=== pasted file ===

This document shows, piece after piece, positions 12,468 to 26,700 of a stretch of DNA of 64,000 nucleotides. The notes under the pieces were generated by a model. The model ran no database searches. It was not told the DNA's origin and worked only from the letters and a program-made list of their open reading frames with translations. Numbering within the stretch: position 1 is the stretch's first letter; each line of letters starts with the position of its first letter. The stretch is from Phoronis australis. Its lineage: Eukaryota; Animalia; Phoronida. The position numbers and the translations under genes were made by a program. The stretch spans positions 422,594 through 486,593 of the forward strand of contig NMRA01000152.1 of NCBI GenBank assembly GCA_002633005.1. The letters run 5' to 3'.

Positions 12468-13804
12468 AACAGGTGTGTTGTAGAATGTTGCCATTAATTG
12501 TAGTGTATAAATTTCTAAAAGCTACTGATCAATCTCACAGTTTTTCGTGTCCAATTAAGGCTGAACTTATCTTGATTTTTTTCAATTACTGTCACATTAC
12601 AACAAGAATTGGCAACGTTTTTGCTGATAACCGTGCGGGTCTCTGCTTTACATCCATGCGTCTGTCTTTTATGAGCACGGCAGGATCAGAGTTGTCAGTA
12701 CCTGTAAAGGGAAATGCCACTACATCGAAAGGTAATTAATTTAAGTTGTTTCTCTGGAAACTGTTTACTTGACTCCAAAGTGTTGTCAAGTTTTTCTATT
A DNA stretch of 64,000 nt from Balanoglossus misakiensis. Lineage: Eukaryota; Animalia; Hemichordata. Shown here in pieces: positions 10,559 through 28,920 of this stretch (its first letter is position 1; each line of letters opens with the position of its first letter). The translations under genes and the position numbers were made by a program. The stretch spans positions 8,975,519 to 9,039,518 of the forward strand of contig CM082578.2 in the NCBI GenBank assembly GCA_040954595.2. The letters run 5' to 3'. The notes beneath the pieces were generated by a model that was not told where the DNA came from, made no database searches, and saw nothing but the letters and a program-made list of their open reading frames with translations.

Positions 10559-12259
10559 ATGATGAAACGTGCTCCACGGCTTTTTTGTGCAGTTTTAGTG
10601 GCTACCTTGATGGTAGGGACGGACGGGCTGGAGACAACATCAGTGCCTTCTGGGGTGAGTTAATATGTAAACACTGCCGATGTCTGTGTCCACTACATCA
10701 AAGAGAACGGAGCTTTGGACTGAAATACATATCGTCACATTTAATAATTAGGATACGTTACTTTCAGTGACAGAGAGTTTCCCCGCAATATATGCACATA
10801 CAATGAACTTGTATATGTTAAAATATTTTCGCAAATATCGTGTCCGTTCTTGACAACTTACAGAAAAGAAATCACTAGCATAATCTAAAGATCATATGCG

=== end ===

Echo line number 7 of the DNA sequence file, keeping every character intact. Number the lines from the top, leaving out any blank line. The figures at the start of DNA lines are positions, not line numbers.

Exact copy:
A DNA stretch of 64,000 nt from Balanoglossus misakiensis. Lineage: Eukaryota; Animalia; Hemichordata. Shown here in pieces: positions 10,559 through 28,920 of this stretch (its first letter is position 1; each line of letters opens with the position of its first letter). The translations under genes and the position numbers were made by a program. The stretch spans positions 8,975,519 to 9,039,518 of the forward strand of contig CM082578.2 in the NCBI GenBank assembly GCA_040954595.2. The letters run 5' to 3'. The notes beneath the pieces were generated by a model that was not told where the DNA came from, made no database searches, and saw nothing but the letters and a program-made list of their open reading frames with translations.